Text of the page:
[cryptography] Grover's Algo Beaten?

Russell Leidich pkejjy at gmail.com
Sat Jul 27 23:29:40 EDT 2013

Is this to be taken seriously...

Massachusetts Institute of Technology professor Seth Lloyd claims to have
developed a quantum search algo which can search 2^N (presumably unsorted)
records in O(N) time. (This is the subtext of this mundane article about VC
funding for search engines.)


Reading between the lines, it sounds like the input is a binary pattern,
and the output is a record number where said pattern is found, assuming
that it exists in the database. (If it exists in multiple records, then
each of those matches will be returned with essentially equal probability.)

To the quantum computing notice, this invention is unsurprising. After all,
N qubits in superposition assume 2^N states across multiverses, which
obviously means that shortly after the computer starts up, it will already
have found the desired record if it exists.

But methinks this is all wrong. Grover's algo can only search 2^N unsorted
records in O(2^(0.5N)) time. If I'm not mistaken, this derives from the
difficulty of amplifying the correct result, in the presence of large
numbers of "near" matches. For its part, DWave's operating manual goes into
detail about this issue, involving Maxwell-Boltzmann energy distributions,
providing practical evidence of this severe acceleration impediment.

So it sounds like Lloyd is claiming that he's found a way to amplify the
correct record with 100% probability -- in other words, to exploit quantum
mechanics on a quantum system to mimic classical behavior.

If he's right, then that would appear to be evidence that quantum computers
can provide exponential, as opposed to merely square, acceleration of at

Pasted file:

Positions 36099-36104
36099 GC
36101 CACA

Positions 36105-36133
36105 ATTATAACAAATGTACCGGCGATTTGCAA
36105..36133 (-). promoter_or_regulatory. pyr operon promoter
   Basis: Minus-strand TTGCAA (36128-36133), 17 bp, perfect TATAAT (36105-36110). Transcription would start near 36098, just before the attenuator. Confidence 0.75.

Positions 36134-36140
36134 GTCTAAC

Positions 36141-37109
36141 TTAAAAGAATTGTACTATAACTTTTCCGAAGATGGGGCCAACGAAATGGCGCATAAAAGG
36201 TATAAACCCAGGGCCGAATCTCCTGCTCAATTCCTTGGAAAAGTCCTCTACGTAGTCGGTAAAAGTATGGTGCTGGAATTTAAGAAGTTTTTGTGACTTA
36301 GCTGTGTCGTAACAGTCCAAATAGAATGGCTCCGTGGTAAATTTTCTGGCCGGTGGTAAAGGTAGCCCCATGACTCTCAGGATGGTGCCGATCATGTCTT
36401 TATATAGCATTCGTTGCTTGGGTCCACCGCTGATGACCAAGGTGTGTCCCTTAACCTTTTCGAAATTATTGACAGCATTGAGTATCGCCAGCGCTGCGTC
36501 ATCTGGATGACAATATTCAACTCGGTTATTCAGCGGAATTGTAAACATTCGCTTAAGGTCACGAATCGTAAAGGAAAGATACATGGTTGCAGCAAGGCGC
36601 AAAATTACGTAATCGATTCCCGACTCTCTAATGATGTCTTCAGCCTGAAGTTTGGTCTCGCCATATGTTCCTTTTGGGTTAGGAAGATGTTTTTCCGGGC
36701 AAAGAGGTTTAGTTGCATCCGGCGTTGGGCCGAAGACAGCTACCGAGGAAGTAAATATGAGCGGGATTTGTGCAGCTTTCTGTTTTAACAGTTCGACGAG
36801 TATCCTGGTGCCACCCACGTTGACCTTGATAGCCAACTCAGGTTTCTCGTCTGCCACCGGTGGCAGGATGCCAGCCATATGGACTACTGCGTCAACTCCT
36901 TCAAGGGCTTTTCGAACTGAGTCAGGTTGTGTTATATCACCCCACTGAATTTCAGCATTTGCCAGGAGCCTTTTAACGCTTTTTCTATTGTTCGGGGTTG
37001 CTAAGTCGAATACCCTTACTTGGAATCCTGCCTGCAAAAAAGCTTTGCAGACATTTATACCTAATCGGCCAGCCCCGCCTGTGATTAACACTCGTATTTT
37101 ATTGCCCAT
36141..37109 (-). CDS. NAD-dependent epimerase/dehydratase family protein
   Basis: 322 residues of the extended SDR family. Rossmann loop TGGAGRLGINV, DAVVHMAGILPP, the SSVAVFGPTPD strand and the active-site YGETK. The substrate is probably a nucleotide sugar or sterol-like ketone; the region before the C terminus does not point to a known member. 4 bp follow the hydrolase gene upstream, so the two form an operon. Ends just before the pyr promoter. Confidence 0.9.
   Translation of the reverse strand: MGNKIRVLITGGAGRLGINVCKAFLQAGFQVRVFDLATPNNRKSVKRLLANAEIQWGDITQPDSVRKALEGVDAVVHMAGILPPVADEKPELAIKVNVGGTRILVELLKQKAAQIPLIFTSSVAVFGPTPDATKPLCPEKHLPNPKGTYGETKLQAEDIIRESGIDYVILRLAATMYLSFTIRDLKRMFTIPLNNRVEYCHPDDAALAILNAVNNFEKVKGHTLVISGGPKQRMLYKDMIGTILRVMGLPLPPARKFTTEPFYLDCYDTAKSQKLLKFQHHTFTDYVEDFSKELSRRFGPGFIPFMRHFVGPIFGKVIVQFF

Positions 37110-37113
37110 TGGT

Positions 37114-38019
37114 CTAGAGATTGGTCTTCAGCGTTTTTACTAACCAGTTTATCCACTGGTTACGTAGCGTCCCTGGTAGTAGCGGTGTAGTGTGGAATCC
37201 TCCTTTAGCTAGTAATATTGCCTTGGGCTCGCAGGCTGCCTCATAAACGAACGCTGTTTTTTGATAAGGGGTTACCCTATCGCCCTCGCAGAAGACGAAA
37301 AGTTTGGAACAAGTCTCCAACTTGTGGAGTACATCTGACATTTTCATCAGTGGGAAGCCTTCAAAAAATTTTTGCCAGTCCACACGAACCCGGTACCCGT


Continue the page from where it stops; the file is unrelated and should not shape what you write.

least this one algo, if not others.

I wish I could procure a copy of his book, but I'm geographically
challenged. So nevermind his apparent egomaniacism. Is he right? Is EE
Times just confused about his supposed invention?

Aside: There's another subtle implication here, which is that multiverse
density is for all practical purposes, infinite. In other words, you can in
fact superimpose 2^N multiverse "bubbles" into the physical space occupied
by N qubits, even if N is big enough to subsume all Landauer limit bit
flips that could ever have occurred with all the energy in the universe
(very roughly, N=400). This is a cornerstone of quantum theory which
appears very difficult to test, absent a classically verifiable result like
a Shor's factorization. There's something unsettling about the assumption
that information density can be infinite despite finite systemic energy,
when even inside black holes, that's not allowed (says Mr. Hawking). Maybe
the maximum spatial density of multiverses is just "really big", so that
experiments to date would have not have run up against the limit.
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